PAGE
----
Every day in the U.S., at least one person dies due to a prescription drug error and more than 1.3 million people are injured as a result of these medical errors each year according to the Food and Drug Administration. The best way to protect yourself and your family from prescription errors, drug interactions, and other problems related to your medications is to talk with your physician and pharmacist whenever you get a new prescription. Asking the right questions can help lower your risk of medication errors and help ensure you take your medication correctly.
Why do prescription drug errors occur?
There are several different types of medication errors that can occur:
- The wrong medication or dosage can be dispensed when the pharmacist misreads a physician’s handwriting
- Many drugs that treat very different conditions have similar sounding names, for example Celebrex, which is used to treat arthritis, and Celexa, which is used to treat depression
- Patients may take the medication incorrectly or take the wrong dosage by accident
Serious drug interactions can occur if your physician isn’t aware of all the prescription and over-the-counter medications, including vitamins and supplements, you take regularly. It’s helpful to have a comprehensive electronic medical record that’s shared with all your physicians so each one knows what the others have prescribed.
Questions to ask when you get a new prescription
To lower your risk of medication errors, when your doctor prescribes a new medication, ask these questions:
- Are there any effective non-drug approaches to treating my condition that I can try first, for example, diet and exercise to lower cholesterol or blood sugar?
- What are the brand and generic names of this medication?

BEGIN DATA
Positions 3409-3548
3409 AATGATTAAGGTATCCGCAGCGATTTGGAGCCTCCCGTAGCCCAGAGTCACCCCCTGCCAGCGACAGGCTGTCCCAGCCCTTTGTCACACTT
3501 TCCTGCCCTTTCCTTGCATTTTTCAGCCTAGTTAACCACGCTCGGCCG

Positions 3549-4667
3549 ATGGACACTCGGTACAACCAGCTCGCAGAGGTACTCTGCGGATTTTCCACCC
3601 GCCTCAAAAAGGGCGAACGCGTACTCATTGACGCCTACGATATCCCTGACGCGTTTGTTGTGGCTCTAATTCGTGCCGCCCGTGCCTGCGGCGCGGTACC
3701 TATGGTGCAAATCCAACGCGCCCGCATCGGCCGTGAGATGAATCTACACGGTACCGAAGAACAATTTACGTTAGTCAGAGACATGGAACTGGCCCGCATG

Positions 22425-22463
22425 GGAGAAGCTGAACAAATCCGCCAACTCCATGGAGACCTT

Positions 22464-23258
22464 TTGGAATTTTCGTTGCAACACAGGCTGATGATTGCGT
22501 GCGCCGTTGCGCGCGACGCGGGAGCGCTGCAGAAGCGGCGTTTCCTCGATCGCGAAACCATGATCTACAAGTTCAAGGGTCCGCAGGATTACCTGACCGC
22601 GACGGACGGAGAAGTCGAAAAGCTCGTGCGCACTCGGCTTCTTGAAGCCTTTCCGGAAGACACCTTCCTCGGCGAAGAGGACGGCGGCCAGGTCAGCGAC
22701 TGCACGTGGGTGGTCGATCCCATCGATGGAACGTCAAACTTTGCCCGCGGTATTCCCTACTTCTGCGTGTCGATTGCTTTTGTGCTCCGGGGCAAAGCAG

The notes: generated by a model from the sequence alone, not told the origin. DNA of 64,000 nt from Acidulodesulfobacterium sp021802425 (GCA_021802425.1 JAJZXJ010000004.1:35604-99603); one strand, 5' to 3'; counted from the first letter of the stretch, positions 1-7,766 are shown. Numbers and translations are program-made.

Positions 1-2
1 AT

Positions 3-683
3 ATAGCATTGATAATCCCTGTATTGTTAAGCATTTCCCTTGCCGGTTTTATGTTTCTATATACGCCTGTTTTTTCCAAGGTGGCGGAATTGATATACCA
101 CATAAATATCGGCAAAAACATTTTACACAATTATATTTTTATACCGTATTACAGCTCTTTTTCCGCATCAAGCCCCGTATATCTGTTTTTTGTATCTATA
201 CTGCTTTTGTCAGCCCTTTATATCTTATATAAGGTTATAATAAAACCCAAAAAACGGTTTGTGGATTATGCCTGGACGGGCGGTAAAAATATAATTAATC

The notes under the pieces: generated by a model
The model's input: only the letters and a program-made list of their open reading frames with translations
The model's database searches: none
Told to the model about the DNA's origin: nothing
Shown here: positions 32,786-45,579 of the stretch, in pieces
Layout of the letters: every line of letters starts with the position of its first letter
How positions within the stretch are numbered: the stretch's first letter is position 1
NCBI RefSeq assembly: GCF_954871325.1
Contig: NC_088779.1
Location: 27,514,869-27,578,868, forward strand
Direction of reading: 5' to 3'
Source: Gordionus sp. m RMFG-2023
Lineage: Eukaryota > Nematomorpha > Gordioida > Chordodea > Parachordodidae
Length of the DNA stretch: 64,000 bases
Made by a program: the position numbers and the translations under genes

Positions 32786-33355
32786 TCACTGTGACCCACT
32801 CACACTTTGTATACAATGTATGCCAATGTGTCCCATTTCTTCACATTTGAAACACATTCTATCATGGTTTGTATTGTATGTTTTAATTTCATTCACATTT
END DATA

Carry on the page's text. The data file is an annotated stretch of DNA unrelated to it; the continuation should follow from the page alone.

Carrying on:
- Why are you prescribing this medication? What condition does it treat or what symptoms will it relieve?
- How long will it take before this medication starts to work?
- What are the risks and benefits of taking this medication or choosing not to take it?
- What are the potential side effects of this medication and which ones require medical attention?
- How is this medication taken? By mouth, injection, skin patch, inhaled?
- How should it be taken (for example, with food or on an empty stomach, at the same time every day) and stored?
- How long do I need to take this medication?
- Are there any potential interactions with other medications or supplements I take?
- Are there foods or drinks that I should avoid while taking this medication?
- Are there any tests that are needed while I’m taking this medication, for example blood tests to monitor the effects of certain blood thinners?
- I’m pregnant, trying to become pregnant, or breastfeeding. Is this medicine safe in this situation?
- What should I do if I forget to take a dose or accidentally take more than the prescribed dose?
- If this medication does not achieve the desired result, what’s the next treatment option?
It’s also important to check your prescription before you leave the pharmacy to make sure you’ve received the right medication. If the medication is a different size, shape, or color than usual, ask to talk to the pharmacist to confirm that the prescription was filled with the correct medication and dosage.
The more informed you are about your medications, the better armed you are to avoid prescription errors and the serious health consequences they can cause.